Nintendo posted a net loss of 17.2 billion yen ($221 million) for the first quarter ending June 2012 as the company continues to struggle with the strong yen and stiff competition.
The figures show an improvement on the same period last year, when Nintendo reported a loss of 25.5 billion yen, buoying hopes of a return to profit this year.
However sales for the quarter were 9.7% down at 84.8 billion yen as the videogame giant struggled to turn a profit on its 3DS console; it cites hardware profitability as the main cause.
Sales of the 3DS console reached 1.86 million units, while the Wii home system sold 710,000 units. The Wii U will replace the current Wii console by the end of the year.
New Models To Boost Sales
The company maintained its annual forecast and predicted it will again post profit before the conclusion of the year ending March 2013, placing its hopes in strong sales of the upcoming 3DS XL widescreen version of its handheld console, which is due for release in the coming days, and the Wii U, due out before Christmas.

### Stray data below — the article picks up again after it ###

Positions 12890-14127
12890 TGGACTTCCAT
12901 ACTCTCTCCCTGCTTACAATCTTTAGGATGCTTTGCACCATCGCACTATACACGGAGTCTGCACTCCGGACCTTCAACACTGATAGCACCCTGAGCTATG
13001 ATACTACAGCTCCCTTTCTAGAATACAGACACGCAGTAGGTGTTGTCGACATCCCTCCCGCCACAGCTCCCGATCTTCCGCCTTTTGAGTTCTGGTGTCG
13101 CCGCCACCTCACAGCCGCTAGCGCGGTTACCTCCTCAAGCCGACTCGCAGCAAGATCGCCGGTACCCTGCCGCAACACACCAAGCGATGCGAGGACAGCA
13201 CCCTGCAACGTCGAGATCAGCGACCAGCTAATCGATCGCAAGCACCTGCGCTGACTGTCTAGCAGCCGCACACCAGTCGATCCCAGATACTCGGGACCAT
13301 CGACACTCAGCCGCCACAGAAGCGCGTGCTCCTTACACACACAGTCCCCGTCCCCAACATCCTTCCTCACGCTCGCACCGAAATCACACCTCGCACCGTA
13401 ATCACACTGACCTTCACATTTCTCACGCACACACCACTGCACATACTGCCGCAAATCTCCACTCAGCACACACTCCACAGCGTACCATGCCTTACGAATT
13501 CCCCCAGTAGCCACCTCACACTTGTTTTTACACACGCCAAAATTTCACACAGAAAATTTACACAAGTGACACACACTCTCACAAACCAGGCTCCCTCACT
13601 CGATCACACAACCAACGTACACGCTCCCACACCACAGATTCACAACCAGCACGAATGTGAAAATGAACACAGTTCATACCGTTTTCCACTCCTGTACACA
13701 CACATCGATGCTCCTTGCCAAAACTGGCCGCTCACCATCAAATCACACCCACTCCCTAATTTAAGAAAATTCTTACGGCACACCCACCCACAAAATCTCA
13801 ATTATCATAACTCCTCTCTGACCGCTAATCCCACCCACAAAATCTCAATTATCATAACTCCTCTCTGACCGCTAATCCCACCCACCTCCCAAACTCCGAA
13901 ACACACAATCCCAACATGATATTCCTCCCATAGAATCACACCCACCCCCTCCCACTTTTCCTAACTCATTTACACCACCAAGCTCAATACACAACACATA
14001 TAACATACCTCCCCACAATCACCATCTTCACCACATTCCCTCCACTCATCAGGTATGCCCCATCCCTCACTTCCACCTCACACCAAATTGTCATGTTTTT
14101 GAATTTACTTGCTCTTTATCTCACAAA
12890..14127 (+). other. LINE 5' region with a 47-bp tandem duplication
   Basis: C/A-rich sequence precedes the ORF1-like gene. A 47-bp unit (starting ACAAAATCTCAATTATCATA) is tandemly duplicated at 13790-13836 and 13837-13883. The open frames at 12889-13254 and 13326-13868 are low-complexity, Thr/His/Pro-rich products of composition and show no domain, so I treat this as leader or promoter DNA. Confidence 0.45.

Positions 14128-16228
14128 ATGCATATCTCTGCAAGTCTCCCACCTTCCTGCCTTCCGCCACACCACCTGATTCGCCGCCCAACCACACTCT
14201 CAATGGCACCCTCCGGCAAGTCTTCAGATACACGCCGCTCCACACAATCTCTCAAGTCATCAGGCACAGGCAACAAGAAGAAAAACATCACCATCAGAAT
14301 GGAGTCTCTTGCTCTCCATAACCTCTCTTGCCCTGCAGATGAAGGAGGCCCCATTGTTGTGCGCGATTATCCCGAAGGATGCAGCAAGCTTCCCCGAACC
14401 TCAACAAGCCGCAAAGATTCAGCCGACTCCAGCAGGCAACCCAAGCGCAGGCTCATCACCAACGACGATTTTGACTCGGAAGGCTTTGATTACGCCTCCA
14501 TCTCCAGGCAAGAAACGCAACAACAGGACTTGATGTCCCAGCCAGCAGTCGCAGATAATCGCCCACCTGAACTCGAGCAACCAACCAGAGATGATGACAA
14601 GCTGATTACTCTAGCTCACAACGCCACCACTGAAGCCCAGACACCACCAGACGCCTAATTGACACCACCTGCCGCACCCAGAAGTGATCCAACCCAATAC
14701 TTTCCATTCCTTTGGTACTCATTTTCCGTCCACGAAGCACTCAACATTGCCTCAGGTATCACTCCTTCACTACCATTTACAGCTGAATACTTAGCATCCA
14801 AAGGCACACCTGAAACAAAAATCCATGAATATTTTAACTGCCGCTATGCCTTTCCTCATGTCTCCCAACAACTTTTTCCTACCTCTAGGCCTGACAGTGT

The Wii U will be the first of the next-generation consoles to be launched, which is expected to give it a healthy head start over rivals. Sony’s PlayStation 4 and Microsoft’s Nextbox are not due for release until late 2013. However experts say both companies will use this time to boost their selection of games – an area where the Wii U is still lacking, and which is expected to drive rivals’ sales upward upon release.
The Kyoto-based firm has fared poorly against Sony’s PlayStation 3 and the Xbox from Microsoft, but profits have also taken a hit from cheap online games developed for mobile devices.
In August 2011, Nintendo slashed around 40% off the retail price of its 3DS in Japan, following its rocky launch in February. It was also forced to do the same in overseas markets to revitalize sales before the Christmas period.
Key Statistics - World Video Game Industry (source: Business Insights)
- The global video games market, including hardware and software, is forecast to grow at an annual rate of 5.1% between 2009 and 2014. Revenue from software will account for the majority, with hardware revenue rising at an annual rate of 0.2% for the period.
- The online gaming sector is rapidly expanding, and is expected overtake the PC and console gaming segments, with forecasts of annual growth rates at almost 14% between 2009 and 2014.
- The fastest-growing segment of online gaming is social gaming, with annual growth rates of over 27% expected between 2009 and 2014, with casual gaming and massively multi-player online (MMO) gaming following. MMO was the largest contributor to online gaming revenue in 2009.